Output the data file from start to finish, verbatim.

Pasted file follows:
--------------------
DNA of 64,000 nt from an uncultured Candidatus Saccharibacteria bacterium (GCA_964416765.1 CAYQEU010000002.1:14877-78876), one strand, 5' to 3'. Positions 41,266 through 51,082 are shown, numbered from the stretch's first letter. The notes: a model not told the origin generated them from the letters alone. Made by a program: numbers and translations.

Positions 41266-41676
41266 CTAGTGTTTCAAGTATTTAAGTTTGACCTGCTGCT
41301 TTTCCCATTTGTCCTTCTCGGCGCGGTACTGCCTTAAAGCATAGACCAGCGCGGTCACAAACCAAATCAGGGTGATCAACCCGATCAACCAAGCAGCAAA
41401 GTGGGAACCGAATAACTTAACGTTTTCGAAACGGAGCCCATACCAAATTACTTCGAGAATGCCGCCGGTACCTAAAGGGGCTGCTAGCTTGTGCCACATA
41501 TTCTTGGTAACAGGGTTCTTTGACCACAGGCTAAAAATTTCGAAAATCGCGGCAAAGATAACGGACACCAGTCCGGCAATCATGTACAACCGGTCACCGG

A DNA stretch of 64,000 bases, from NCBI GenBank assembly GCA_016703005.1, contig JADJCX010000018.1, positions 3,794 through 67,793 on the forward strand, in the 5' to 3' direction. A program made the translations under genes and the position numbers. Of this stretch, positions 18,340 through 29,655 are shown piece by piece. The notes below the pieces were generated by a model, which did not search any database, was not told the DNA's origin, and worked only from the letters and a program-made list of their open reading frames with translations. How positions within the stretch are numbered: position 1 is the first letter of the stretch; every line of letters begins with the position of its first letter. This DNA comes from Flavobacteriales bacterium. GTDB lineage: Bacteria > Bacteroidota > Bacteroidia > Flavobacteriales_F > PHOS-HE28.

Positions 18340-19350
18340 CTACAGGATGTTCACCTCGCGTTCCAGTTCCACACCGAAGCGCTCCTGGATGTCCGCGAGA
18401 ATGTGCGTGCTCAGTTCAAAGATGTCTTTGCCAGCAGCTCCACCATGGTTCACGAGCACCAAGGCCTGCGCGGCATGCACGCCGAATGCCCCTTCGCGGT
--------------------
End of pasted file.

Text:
DNA of 64,000 nt from an uncultured Candidatus Saccharibacteria bacterium (GCA_964416765.1 CAYQEU010000002.1:14877-78876), one strand, 5' to 3'. Positions 41,266 through 51,082 are shown, numbered from the stretch's first letter. The notes: a model not told the origin generated them from the letters alone. Made by a program: numbers and translations.

Positions 41266-41676
41266 CTAGTGTTTCAAGTATTTAAGTTTGACCTGCTGCT
41301 TTTCCCATTTGTCCTTCTCGGCGCGGTACTGCCTTAAAGCATAGACCAGCGCGGTCACAAACCAAATCAGGGTGATCAACCCGATCAACCAAGCAGCAAA
41401 GTGGGAACCGAATAACTTAACGTTTTCGAAACGGAGCCCATACCAAATTACTTCGAGAATGCCGCCGGTACCTAAAGGGGCTGCTAGCTTGTGCCACATA
41501 TTCTTGGTAACAGGGTTCTTTGACCACAGGCTAAAAATTTCGAAAATCGCGGCAAAGATAACGGACACCAGTCCGGCAATCATGTACAACCGGTCACCGG

A DNA stretch of 64,000 bases, from NCBI GenBank assembly GCA_016703005.1, contig JADJCX010000018.1, positions 3,794 through 67,793 on the forward strand, in the 5' to 3' direction. A program made the translations under genes and the position numbers. Of this stretch, positions 18,340 through 29,655 are shown piece by piece. The notes below the pieces were generated by a model, which did not search any database, was not told the DNA's origin, and worked only from the letters and a program-made list of their open reading frames with translations. How positions within the stretch are numbered: position 1 is the first letter of the stretch; every line of letters begins with the position of its first letter. This DNA comes from Flavobacteriales bacterium. GTDB lineage: Bacteria > Bacteroidota > Bacteroidia > Flavobacteriales_F > PHOS-HE28.

Positions 18340-19350
18340 CTACAGGATGTTCACCTCGCGTTCCAGTTCCACACCGAAGCGCTCCTGGATGTCCGCGAGA
18401 ATGTGCGTGCTCAGTTCAAAGATGTCTTTGCCAGCAGCTCCACCATGGTTCACGAGCACCAAGGCCTGCGCGGCATGCACGCCGAATGCCCCTTCGCGGT